Analytics in HR: Google’s Project Oxygen

Is there any value to subjectivity in the hiring process?

There is a significant gap in the implementation of data analytics within HR, and in understanding the very real advantages that predictive analysis and big data can have in the HR field. This gap is a by-product of many misconceptions.

One such misconception is that big data analysis will take the “human” out of human resources. Naysayers fear the controversy in trusting a machine-learning algorithm to make the best hiring decision.

Then, there are those who feel that HR departments simply don’t have enough big data to make informed decisions about employees; they feel they cannot confidently infer about the population at large.

These factors are just some of the many that skeptics have about the role of big data within HR.

As a data analytics student at Ryerson University who has worked within an HR setting, I want to pursue how data analytics helps organizations meet benchmarks for success. My research brought up several “success stories” as they relate to data analytics and predictive analysis within HR.

As an example, a retail chain in the US analyzed employee surveys to find out the reason behind high turnover rates. Performing cluster analysis on high-risk factors helped them identify reasons for high turnover rates, and it also helped identify stores/areas at high risk. This in turn helped the retail chain reduce its turnover rate by thirty percent, based on the factors analyzed.

Project Oxygen

The big data analytics trend in HR is being adopted by large organizations. Google is one such multinational company that has been at the forefront of implementing big data analytics to bring improvement to its top-level management. Here is a breakdown of how Google did this, based on my research.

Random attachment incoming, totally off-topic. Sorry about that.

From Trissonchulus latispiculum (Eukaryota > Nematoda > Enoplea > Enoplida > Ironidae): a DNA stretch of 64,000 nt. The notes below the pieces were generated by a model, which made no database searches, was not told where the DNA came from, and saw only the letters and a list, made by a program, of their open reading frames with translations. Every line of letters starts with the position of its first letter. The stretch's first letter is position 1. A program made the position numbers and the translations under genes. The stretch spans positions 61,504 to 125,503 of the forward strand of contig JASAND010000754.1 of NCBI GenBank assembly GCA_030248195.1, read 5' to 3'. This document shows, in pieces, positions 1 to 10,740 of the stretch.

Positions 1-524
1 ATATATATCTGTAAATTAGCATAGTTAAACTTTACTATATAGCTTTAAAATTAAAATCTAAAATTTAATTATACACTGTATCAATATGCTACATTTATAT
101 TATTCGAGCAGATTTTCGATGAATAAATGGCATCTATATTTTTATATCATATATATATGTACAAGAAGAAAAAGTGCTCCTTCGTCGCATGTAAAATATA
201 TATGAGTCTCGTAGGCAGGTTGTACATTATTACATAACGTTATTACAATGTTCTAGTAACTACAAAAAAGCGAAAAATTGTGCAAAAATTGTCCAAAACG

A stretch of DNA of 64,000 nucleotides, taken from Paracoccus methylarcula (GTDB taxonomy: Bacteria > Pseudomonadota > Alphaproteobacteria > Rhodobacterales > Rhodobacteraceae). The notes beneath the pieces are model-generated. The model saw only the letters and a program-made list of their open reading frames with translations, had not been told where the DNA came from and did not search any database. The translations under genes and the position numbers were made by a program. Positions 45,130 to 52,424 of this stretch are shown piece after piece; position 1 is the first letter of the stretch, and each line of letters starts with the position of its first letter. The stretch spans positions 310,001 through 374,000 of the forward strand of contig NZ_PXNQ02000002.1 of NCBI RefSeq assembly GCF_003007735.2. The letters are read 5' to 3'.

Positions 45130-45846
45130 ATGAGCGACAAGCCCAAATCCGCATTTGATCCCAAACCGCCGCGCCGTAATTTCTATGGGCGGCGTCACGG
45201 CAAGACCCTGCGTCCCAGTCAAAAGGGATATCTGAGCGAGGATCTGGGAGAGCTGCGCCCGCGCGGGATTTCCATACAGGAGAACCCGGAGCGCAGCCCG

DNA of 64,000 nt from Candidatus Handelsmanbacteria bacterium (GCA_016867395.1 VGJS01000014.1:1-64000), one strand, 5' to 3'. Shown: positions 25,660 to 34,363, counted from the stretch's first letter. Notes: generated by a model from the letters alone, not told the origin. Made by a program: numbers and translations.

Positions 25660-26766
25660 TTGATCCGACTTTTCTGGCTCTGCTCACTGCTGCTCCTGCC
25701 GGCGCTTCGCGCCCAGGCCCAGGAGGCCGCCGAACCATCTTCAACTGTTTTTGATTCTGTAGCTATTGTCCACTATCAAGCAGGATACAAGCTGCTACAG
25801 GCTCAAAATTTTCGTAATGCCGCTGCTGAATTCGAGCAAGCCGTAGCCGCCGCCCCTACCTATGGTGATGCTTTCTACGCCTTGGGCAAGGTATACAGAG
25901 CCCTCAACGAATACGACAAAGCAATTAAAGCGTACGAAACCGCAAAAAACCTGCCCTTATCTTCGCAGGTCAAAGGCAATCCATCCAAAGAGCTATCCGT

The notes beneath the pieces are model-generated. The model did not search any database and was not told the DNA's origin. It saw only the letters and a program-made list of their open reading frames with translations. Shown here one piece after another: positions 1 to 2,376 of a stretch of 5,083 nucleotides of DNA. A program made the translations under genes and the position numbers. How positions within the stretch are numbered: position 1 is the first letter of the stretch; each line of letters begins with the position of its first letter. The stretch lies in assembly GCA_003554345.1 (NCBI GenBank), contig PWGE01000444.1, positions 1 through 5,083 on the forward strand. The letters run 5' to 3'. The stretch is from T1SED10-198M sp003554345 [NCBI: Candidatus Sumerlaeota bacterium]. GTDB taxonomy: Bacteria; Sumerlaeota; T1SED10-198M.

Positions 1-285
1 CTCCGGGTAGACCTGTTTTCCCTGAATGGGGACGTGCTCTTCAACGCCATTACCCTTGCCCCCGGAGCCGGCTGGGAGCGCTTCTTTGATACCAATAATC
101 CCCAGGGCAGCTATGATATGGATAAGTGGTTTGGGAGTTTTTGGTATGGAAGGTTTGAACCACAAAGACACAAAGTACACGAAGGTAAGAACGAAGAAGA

Google data-mined performance appraisals, employee surveys and nominations for top manager awards, resulting in 10,000 “manager behavior” observations.¹ This quantitative data was used by the research team in conjunction with qualitative information from interviews.

The research was a two-step data analysis and is popularly referred to as Project Oxygen, as it brought new life to the management style of the organization.

Analysis 1

HR question to solve: Do managers matter?

Data analyzed: 

  • Performance reviews (top-down review of managers)
  • Staff surveys (bottom-up review of managers)

Data results: Regression analysis performed on data from staff reviews revealed that the best managers were also likely to have higher retention rates among their team members. However, it didn’t answer the fundamental question that Google had sought to answer in the first place: What makes a manager good at Google? In order to answer this, the HR team at Google performed a second set of analyses.

Analysis 2

HR question to solve: What makes a manager good at Google?

Data analyzed:

  • Implementation of a “Great Manager” award: Employees had to choose managers that they felt were good and provide reasons for why they felt that way. This data was then analyzed.
  • Interviews of managers: The HR team conducted interviews of managers at bottom and top quartiles to understand how they were running their teams. (Obviously, the managers were not told which quartiles they were in.) This data was then analyzed along with the the data from the “Great Manager” awards.


The second analysis was used by the Google HR management team to identify the top eight qualities of good managers, as part of Project Oxygen.

This analysis helped the HR team to identify management qualities that make managers successful at Google, and thus retain staff. This example clearly shows that asking the right questions and using the correct data can help make informed HR decisions. It also shows that data analytics can play an important role in making hiring decisions!




- Public Policy and HR Professional - Testing the waters of Data Analytics

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